FACING SACRED COWS

This is a great post by Todd Rhoades with some questions worth asking. = Steve

Poking the Sacred Cow in your church… what should you be asking?
Posted by Todd Rhoades in Leadership on Nov 26th, 2012 | 4 comments

I read an interesting article over at FastCompany this morning about an Australian hotel company that is changing the 11AM checkout rule.You can check out their unbelievably annoying promo for what they are calling the “Overstay Checkout” here:

According to the article, the hotel company started first by looking at their guests biggest gripes: having to check out early (by 11AM).

The truth is… when the hotel was asked why someone HAD to absolutely check out at 11AM if no one else had booked the room the next night, the hotel did not have a good answer.

It appeared to be a sacred cow — something you do but don’t know why.

That got me thinking.

What ‘sacred cow’ questions are we afraid to ask in the church.

Let’s take Sunday’s for example:

1. Why do we HAVE meet on Sundays?

2. Why do we HAVE to meet on Sunday MORNINGS?

3. Why are our services 60 minutes long?

4. Why do we do 30 minutes of music/announcements and 30 minutes of preaching?

5. Why do we use an offering PLATE?

6. Why do we do everything the way we do it?

What is YOUR church’s sacred cow question?

What should you think about changing that would really shake things up?

What groaning/griping to you hear the most from your people? Is this tied in any way, shape, or form to some type of sacred cow question you should be re-asking and re-answering?

Something to think about…

// Read more here…

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THE WORD BECAME FLESH AND MOVED INTO THE NEIGHBORHOOD

Advent has begun. It is season of the church year that is often lost in the rush to Christmas. The season when the church focuses on the expectation of the Messiah.  When in the midst of a people living in deep darkness, a voice begins crying “Prepare ye the way of the Lord.”

A lot of churches use this season to draw attention to themselves, to their presence in the community.  Christmas carolers and acts of kindness in the malls. Food drives for the poor and the needy.  Festive decorations adorning their facilities and musical extravaganzas in their sanctuaries and auditoriums.  Christmas mailers to everyone in their zip code and block parties for the children of the neighborhood.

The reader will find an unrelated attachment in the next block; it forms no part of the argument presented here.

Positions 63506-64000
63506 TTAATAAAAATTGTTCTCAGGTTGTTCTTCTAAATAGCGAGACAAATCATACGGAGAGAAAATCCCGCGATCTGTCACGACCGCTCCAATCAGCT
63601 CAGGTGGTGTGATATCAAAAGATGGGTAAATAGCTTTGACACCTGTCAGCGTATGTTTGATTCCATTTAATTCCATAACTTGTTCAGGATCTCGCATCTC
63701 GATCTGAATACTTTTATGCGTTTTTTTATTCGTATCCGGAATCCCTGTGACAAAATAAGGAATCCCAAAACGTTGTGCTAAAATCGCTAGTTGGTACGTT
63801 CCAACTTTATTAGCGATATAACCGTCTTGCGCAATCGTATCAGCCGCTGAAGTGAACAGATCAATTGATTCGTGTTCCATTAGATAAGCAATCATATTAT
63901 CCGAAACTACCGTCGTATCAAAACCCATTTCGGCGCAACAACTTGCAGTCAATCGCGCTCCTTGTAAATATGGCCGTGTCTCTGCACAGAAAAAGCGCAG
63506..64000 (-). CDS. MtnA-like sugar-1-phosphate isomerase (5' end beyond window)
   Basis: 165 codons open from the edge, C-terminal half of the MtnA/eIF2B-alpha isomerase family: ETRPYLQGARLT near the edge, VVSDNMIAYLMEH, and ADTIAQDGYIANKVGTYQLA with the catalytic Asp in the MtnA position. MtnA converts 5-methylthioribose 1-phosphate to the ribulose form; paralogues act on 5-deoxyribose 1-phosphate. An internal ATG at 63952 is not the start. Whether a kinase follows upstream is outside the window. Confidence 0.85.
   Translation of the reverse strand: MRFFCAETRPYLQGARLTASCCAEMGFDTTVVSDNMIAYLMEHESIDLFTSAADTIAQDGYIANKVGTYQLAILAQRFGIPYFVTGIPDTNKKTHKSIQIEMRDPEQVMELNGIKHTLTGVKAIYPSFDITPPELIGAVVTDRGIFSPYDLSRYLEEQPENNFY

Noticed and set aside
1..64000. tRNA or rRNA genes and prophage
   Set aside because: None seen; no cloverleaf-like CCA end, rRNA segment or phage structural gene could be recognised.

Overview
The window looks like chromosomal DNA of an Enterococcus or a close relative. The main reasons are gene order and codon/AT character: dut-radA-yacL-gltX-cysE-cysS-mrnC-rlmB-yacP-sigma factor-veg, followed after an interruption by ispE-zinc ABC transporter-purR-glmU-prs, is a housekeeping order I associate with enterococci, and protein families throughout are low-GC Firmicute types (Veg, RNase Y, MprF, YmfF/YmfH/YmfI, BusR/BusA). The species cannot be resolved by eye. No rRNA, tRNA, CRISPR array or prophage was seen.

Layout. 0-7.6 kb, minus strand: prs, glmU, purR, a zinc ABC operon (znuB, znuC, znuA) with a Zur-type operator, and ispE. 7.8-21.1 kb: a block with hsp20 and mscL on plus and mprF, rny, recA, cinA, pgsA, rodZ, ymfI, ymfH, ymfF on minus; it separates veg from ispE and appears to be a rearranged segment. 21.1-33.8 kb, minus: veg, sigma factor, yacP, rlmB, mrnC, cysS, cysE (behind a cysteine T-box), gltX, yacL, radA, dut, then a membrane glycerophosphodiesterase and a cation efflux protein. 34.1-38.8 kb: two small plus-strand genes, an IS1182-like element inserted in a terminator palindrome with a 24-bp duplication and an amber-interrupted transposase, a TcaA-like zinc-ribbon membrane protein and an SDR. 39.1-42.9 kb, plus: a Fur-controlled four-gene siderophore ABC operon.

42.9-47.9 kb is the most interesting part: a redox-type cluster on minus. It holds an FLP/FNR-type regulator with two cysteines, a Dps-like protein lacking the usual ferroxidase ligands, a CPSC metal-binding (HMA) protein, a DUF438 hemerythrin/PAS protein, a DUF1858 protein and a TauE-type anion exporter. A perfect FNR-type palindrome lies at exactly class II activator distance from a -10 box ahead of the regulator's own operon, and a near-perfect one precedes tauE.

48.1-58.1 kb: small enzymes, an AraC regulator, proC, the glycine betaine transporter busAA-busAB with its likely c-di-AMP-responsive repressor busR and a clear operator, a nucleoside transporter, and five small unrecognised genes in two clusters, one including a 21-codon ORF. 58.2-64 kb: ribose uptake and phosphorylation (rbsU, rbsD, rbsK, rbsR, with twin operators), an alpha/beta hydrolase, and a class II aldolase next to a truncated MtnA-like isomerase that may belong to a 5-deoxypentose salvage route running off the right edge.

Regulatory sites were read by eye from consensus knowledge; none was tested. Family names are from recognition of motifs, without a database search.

All very good things.

But here’s an important question.  What are you planning to do as a church that will continue to bless and transform your neighborhood after the Advent and Christmas season have passed into memory?  You may add to the festive spirit of the season.  You may even pontificate that Jesus is the reason for the season so people won’t let that truth get lost. But what is your plan for ministering amidst the hopes and fears of the New Year?

Because you’re going to be around after Christmas, aren’t you? Will your neighbors? Will they be blessed by it?

BEACH PARTYAND BAPTISMS

Sharing a testimony

In the past year the student ministry at my church has exploded. Called BURN it seeks to help kids develop a deep desire for God. A Wednesday night youth worship gathering is the front door and chief engine used by the Spirit for this ministry. It is led by a passionate and grounded young man named Jeremy Moyer. Instead of the typical youth group that is, to quote Ed Stetzer, “a holding tank with pizza,” Burn seeks to help kids become leaders and influencers of their generation. When this began our “youth group” had 12 kids. By the second semester of the school year, the numbers had swollen to 100. Many of these kids are unchurched.

In March Jeremy preached a series on commitment called “Real vs Fake.”

Do you affirm your faith in Jesus Christ?

One evening 16 of these kids decided to become Christians. The next week there were four more.

That’s when Jeremy came to ask me about baptism. These kids needed to baptized and he already knew that it would be a powerful opportunity for those kids to witness to their newfound faith.

My church has a beautiful 150 year old marble baptistery in the sanctuary. We began to plan to secure it on a Wednesday (that’s when the Burn worship gathering occurs) to conduct the service.

The next day Jeremy came to see me again. “Do the baptisms have to be in the church?” “no,” was my response.

“Well these kids want to use the occasion to tell their stories to their friends, many of whom are not yet Christians. Those kids won’t come to the church.”

One of our original kids

What was then created was a Saturday Night Beach Party the night before Palm Sunday at the nearby rec center and its pool. And that night with 75 kids in attendance and about a dozen of our elders and youth leaders (and a few unchurched parents), 12 kids shared their personal testimonies and Jeremy and I baptized them. It was one of the most moving worship experiences in the history of our 177 year old congregation. (It was also the first time I ever had a baptism with a life guard on duty.)

Easter morning we showed the pictures as our call to worship with the simple announcement “This is what we are all about as a church.”

An encouragement hug for a new believer

One of the new kids already in our church family

A new disciple of Jesus Christ